In wake of border attack, IDF tells soldiers to use caution when dealing with asylum-seekers

Netanel Yahalomi killed on Friday while bringing water to migrants, underscoring lingering lawlessness in Egyptian territory

Stuart Winer is a breaking news editor at The Times of Israel.

Israeli security forces seen near the newly built barrier on the border between Egypt and Israel. June,  2012. (photo credit: Tsafrir Abayov/FLASH90)
Israeli security forces seen near the newly built barrier on the border between Egypt and Israel. June, 2012. (photo credit: Tsafrir Abayov/FLASH90)

Soldiers sent to confront asylum-seekers trying to enter Israel from Egypt have been told to take extra steps to protect themselves following the shooting death of a soldier on the border Friday, Israel Radio reported on Sunday.

Netanel Yahalomi, 20, was killed by terrorists in Sinai as he approached the fence to hand African migrants water as they were stopped at the border.

There is growing concern in the Israel Defense Forces that terrorists will try to take advantage of the presence of asylum-seekers on the border to attack IDF soldiers.

In recent months Israel has stepped up its efforts to prevent African migrants from crossing the porous border with Egypt. Migrants stopped at the border have sometimes become trapped, denied entry to Israel and unable to return immediately to Egypt.

Security officials believe terrorists will again try to take advantage of the close proximity of soldiers to the fence to launch attacks, when IDF soldiers bring essential supplies to the migrants.

Several terror attacks have emanated from the Sinai in the past year as terrorists in the largely lawless territory stage attacks near the fence.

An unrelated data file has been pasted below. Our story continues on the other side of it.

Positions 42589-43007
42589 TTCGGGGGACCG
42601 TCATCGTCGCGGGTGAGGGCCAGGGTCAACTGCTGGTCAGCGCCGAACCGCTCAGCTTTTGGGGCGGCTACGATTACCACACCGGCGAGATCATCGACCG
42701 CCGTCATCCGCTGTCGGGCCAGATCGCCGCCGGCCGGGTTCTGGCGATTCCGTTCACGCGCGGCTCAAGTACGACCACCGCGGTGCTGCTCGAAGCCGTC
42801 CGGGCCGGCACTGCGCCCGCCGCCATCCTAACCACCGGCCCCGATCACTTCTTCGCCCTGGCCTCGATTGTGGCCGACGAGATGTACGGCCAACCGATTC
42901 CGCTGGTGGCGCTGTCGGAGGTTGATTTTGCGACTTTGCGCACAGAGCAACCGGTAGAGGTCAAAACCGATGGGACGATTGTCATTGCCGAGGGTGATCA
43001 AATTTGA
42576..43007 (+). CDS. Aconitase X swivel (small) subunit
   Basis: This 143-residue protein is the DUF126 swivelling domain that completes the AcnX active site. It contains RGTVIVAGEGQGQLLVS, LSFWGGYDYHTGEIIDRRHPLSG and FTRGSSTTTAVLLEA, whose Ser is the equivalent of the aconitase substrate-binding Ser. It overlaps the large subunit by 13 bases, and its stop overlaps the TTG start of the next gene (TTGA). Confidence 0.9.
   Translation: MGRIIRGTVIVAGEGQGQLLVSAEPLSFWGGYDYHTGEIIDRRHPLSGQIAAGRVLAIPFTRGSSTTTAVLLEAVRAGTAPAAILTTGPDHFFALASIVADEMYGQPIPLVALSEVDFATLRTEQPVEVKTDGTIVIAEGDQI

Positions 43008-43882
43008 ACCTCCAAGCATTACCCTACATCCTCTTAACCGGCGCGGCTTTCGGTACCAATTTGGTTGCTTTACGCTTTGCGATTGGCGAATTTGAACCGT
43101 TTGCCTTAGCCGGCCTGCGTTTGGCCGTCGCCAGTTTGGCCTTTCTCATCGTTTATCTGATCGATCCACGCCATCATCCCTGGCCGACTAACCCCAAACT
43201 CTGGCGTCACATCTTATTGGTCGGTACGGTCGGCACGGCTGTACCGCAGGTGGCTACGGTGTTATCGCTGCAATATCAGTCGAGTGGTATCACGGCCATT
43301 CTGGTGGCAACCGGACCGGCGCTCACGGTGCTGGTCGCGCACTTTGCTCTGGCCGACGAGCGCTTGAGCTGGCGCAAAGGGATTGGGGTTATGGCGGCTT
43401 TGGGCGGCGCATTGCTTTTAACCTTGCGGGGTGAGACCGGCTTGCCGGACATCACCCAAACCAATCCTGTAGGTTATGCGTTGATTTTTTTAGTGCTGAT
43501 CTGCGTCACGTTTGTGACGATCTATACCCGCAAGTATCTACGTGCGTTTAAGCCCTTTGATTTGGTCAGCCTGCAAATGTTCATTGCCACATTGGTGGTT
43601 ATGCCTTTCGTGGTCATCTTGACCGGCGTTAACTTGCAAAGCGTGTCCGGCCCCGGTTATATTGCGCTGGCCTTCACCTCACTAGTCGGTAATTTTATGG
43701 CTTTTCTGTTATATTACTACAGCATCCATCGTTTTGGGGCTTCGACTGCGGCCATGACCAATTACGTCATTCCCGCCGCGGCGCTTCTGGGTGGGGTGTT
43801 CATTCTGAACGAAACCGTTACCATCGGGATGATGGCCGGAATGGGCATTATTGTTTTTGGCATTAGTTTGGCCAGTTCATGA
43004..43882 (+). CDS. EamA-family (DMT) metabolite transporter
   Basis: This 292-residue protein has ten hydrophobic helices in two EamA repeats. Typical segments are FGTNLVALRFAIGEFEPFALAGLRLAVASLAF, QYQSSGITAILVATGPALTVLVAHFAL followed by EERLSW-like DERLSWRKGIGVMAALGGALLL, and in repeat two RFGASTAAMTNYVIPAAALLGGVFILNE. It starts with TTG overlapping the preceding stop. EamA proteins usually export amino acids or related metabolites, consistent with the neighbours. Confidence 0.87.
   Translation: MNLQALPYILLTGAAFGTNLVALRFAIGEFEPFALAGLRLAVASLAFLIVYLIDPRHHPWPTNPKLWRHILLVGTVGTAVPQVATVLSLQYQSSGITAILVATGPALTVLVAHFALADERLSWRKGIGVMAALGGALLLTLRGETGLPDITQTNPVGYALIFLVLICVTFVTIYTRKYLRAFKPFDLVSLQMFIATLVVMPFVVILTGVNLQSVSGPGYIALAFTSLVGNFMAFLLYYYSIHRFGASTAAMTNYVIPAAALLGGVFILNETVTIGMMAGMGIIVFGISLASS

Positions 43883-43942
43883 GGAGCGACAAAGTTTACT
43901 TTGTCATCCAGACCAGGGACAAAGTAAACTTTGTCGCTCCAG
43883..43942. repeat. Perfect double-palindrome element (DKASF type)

Egypt launched a major anti-terror offensive last month after an attack in which 16 Egyptian policemen were killed, but Friday’s shooting showed that militant groups are still able to operate in the peninsula.

Construction of a large, heavily defended fence along the border with Egypt has been stepped up in the wake of the attacks. Though the original goal of the fence was to stanch the tide of African migrants, it has also been touted as an anti-terror measure.

Over 200 kilometers of the border has been fenced but a 20 km. stretch in the area of Friday’s attack remains open and will only be completed by the end of the month. Another 15 km. near Eilat has yet to be completed. The fence will eventually be equipped with cameras and sensors to provide constant surveillance of the border area. The Knesset Foreign Affairs and Defense Committee has been told that the two missing stretches will be completed by the end of the year or early 2013 at latest.

Israel has criticized Egypt for not dealing with what it sees as a lawless situation in the Sinai, which has been kept as a demilitarized buffer zone since the 1979 peace agreement between the countries. According to Yedioth Ahronoth, Israel intends to present a full report on the situation in Sinai to the United Nations this week.

Egypt maintains that the Sinai Peninsula is an internal Egyptian affair and not an international concern.

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